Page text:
Ana Marjanović Rudan
Did you ever read about an energy or transport infrastructure connectivity project and actually understand what it was about? When reading an article on youth connectivity, do you automatically see how it helps the integration of the Western Balkans in the European Union? Do you think that media audiences in the Western Balkans clearly see the ramifications and the relevance of the Berlin Process and its likely follow-up, “Berlin Plus”? Me neither.
But it is not our fault. A recent analysis of the Berlin Process communications demonstrated that they have not been carried out in a way that would contribute to attainment and sustainability of the projected results. On the contrary, media appearances and other ways of communications have been random, serving as no more than vehicles to achieve visibility for visibility’s sake.
Should it matter? Yes, because the way in which the various projects and initiatives within the Berlin Process are communicated has bearing on its projected results. Because communications are more than occasional PR stunts – they are instruments that we can use to attain strategic goals.
In case of the Berlin Process, the future results will depend on the existence of political and social pre-conditions. That is to say, both the sustainability of the Process outcomes (“Europeanization” of the Western Balkans and regional cooperation), and the smooth achievement of its outputs (the projects and initiatives stemming from the Process) depend on perceptions, beliefs and attitudes of the regional policy makers and influencers and of the citizens of the region.
Two examples can illustrate this: (a) the “Europeanization” of the region, as one of the Berlin Process’s planned outcomes, will largely depend on the attitudes of regional policy influencers towards the matters that cause ambivalence in public opinion, such as neighborly relations; (b) at the level of outputs – implementation of projects from the connectivity agenda often requires “soft” measures (legislative and administrative) that cannot be put in place without the political will of policy-makers; their political will is, in turn, under influence of interest groups, civil society, media and wider public – who would all first need to understand what the highly technical projects are about, so to be able to support the “soft measures” needed for their realization. In brief, to achieve and sustain the results, the Berlin Process would benefit from carefully designed and more intensive communications.
Meanwhile, working in the opposite direction of the Berlin Process are the intensifying attempts of populists across the Western Balkans, often inspired by Russia and other non-European actors, to sway the public opinions and policy communities in the region. Their use of propaganda and fake news targets the citizens in the region whose interests remain ignored and whose identities remain contested by mainstream politics. As the populisms – which in the case of the Western Balkans are nationalisms – slowly creep into the public sphere across the region, should the “Europeanization” and regional cooperation remain poorly communicated, the anti-European public sentiment could grow to jeopardize the fate of the Berlin Process results.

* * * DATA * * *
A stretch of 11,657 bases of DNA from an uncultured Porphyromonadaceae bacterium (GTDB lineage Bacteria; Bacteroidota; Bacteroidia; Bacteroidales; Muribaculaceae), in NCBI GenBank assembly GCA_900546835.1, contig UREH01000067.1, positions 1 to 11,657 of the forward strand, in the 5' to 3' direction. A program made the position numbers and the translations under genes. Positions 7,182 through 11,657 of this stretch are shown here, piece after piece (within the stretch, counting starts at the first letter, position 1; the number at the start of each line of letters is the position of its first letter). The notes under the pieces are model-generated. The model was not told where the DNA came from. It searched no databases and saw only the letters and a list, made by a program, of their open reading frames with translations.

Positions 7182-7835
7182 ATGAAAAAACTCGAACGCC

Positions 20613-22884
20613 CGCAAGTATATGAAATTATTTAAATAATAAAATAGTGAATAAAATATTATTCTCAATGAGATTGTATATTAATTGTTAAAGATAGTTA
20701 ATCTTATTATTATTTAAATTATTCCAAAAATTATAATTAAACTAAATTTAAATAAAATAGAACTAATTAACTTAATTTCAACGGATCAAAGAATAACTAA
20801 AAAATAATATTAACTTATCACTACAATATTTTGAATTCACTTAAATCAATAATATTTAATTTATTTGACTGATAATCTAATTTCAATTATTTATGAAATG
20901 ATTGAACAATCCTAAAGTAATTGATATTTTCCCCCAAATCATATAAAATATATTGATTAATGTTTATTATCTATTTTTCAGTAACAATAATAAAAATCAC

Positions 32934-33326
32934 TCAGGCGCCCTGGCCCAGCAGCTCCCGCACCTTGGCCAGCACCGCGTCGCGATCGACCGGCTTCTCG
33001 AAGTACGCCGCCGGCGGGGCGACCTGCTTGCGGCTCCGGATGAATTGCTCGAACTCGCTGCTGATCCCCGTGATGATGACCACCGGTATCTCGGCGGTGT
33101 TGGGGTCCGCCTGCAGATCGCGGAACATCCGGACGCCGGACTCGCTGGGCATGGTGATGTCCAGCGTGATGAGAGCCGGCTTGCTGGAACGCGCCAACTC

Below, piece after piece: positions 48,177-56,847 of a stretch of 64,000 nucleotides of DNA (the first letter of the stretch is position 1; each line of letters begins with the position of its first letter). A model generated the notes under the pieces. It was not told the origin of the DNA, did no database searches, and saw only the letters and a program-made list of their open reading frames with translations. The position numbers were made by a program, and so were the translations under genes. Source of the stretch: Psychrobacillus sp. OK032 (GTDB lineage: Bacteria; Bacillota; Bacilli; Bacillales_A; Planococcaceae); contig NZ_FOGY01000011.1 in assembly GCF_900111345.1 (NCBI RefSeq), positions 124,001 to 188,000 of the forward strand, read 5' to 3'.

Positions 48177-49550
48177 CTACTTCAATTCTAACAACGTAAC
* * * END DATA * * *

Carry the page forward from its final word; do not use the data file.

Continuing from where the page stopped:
Nevertheless, in the absence of a coordinating structure of the Berlin Process, strategic planning and management of communications remain nobody’s business, and fragmented, random and inefficient outreach and visibility actions prevail. As an important tool to achieve strategic goals, by addressing and affecting those crucial for their realisation – communications remain unused.
So, who should drive the Berlin Process communications? A hypothetical regional intergovernmental structure would be an overly intricate solution, too slow for the demands of today’s communications. On the other hand, the civil sector of the Western Balkans – flexible, experienced in promotion of the European Union and cooperation in the region, with knowledge required to “translate” both the political processes and the technical projects to citizens – would be the right solution for coordination of the Berlin Process communications. As the regional nature of the Process calls for a regional approach to its communications, streamlining the engagement of civil society organisations in communications of the Berlin Process should take place within the framework of Civil Society Forum, as an existing platform linked to the Process.
Ana Marjanović Rudan is an advocacy expert with the Western Balkans 6 Advocacy Group and a consultant with Belgrade-based Praxis Development. She previously served as an advisor for in the Government of the Republic of Serbia, coordinated a regional program for Open Society Foundations and managed public affairs and communications for an international corporation. Ana earned her Bachelor’s degree at the Faculty of Law and her Master’s degree at the Faculty of Political Sciences of the University of Belgrade, and completed a post-graduate course in the field of law at the Central European University in Budapest.